The USDA People’s Garden Expansion

A White House garden will put healthy food for the First Family in the spotlight—and maybe a little healthy competition too, as Secretary of Agriculture Tom Vilsack doubles down.
sam hurst usda

Last December during the transition, President Obama made it clear that he was interested in planting a garden on the White House grounds to provide healthy food for the First Family.

In February, Secretary Vilsack jackhammered pavement and brought in truckloads of topsoil to add a small vegetable and flower patch to the existing garden at the USDA Jamie L. Whitten Building, on the National Mall. Suspicious of Vilsack’s background as governor of Iowa, home to King Corn, some critics in the food world looked upon his small initiative as a publicity stunt, but little did they know.

Last week, about a month after the First Lady brought in local school children and assistant White House chef Sam Kass to break ground for an organic garden on the South Lawn, Vilsack announced plans to dramatically expand his “People’s Garden” vision to the entire Whitten Building complex.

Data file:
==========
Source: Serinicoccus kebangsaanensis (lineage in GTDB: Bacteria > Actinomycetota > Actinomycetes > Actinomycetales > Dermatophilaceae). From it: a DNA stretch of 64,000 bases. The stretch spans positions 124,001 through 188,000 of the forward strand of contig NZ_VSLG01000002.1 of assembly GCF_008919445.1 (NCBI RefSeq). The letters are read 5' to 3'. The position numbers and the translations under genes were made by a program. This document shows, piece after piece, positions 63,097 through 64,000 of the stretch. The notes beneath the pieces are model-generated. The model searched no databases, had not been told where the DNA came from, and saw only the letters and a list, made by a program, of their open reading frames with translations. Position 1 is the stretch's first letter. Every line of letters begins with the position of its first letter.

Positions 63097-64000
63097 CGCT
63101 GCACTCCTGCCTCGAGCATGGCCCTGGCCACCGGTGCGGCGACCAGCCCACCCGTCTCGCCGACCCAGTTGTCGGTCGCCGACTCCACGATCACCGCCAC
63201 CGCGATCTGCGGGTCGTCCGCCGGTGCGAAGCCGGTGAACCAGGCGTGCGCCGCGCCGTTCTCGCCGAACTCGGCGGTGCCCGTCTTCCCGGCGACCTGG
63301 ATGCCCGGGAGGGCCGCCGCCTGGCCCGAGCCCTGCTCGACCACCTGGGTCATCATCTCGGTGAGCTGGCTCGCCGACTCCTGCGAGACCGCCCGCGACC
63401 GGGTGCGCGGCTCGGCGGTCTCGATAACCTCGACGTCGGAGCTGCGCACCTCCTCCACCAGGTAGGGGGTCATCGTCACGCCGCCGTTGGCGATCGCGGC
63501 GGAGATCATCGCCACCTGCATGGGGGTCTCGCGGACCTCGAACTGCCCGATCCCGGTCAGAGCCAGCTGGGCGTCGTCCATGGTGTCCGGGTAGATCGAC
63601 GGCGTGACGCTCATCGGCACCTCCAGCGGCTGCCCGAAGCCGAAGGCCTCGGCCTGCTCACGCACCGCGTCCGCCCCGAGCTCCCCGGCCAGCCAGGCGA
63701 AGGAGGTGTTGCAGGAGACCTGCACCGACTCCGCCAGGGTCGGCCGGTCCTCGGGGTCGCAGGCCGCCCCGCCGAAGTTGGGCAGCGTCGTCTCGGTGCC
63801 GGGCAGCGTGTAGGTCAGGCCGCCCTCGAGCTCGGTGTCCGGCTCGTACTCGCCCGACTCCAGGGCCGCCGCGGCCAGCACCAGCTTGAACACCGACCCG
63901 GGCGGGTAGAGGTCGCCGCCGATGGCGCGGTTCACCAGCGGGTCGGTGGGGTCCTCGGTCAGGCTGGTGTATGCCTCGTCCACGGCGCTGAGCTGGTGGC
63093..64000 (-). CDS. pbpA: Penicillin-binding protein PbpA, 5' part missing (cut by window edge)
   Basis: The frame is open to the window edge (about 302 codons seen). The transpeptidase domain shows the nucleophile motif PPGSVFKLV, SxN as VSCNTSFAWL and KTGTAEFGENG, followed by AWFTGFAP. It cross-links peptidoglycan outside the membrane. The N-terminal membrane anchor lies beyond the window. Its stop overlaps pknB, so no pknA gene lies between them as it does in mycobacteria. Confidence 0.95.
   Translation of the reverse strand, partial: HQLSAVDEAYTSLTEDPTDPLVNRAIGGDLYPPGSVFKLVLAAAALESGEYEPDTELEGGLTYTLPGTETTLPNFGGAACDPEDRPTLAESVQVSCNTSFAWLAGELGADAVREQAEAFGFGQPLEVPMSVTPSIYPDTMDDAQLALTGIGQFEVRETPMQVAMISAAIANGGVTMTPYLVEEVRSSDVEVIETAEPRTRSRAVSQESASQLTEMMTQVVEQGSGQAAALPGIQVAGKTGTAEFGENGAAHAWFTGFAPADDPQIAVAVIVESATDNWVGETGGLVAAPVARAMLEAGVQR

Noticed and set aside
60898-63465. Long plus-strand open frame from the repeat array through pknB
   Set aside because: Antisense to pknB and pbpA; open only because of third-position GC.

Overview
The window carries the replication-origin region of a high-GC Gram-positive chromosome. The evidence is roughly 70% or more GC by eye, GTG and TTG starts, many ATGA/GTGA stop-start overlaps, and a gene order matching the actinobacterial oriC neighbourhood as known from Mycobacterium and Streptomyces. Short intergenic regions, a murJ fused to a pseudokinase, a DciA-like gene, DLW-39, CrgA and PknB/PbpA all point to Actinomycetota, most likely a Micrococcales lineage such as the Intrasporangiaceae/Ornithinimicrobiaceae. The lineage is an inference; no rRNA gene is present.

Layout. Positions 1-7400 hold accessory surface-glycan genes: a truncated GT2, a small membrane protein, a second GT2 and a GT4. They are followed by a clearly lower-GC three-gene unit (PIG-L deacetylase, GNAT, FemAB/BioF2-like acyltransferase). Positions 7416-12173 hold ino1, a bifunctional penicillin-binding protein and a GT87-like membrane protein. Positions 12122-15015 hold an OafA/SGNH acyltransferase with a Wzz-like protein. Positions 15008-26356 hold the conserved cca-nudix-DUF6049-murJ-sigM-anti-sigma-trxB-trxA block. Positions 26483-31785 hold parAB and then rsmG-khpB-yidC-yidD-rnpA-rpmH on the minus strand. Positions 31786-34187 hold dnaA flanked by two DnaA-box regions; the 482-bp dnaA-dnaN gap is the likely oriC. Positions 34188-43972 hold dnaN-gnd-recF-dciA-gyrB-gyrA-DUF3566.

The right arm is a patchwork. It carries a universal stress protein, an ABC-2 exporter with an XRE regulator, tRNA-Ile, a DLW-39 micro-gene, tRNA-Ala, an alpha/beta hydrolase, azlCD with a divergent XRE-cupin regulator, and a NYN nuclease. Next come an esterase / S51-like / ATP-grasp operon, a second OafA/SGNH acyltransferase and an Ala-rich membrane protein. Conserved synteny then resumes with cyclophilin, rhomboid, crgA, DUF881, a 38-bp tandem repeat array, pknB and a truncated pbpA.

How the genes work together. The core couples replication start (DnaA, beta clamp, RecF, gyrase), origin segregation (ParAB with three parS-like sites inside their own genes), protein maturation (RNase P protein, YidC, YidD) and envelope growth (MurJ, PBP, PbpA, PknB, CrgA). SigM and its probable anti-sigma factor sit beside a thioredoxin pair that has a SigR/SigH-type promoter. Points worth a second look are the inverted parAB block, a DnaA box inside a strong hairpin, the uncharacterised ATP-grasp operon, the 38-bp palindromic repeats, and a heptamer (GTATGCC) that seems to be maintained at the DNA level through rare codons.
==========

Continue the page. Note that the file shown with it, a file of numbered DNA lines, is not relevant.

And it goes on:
While he was in Iowa, celebrating Earth Day with President Obama, Deputy Secretary Kathleen Merrigan, a leading advocate of organic agriculture, was joined by Joe Brings Plenty, chairman of the Cheyenne River Sioux Tribe, to celebrate the contribution of Native Americans to American agriculture in the first phase of Vilsack’s big vision: a Three Sisters Garden of squash, beans, and Mandan-Hidatsa corn from the upper Missouri River.

According to staff, the Secretary has challenged all USDA facilities to plant their own People’s Gardens, but it may take the sprawling bureaucracy a while to implement his wish. Several Farm Service Administration state offices we contacted sheepishly admitted that they hadn’t yet gotten the memo. And Iowa FSA Acting State Executive Director Dennis Olson said, “We’ve been working so hard on the budget, we’ve got our hands full.” Olson might be permitted an indulgence: Farmers in his state have their hands full planting 13 million acres of corn this week.

Meanwhile, since Congress removed a provision from the stimulus package to clean up the Mall and plant new grass, there’s a lot of fertile land right outside Vilsack’s window. Both he and Michelle Obama might well be thinking: What better place for a farm?

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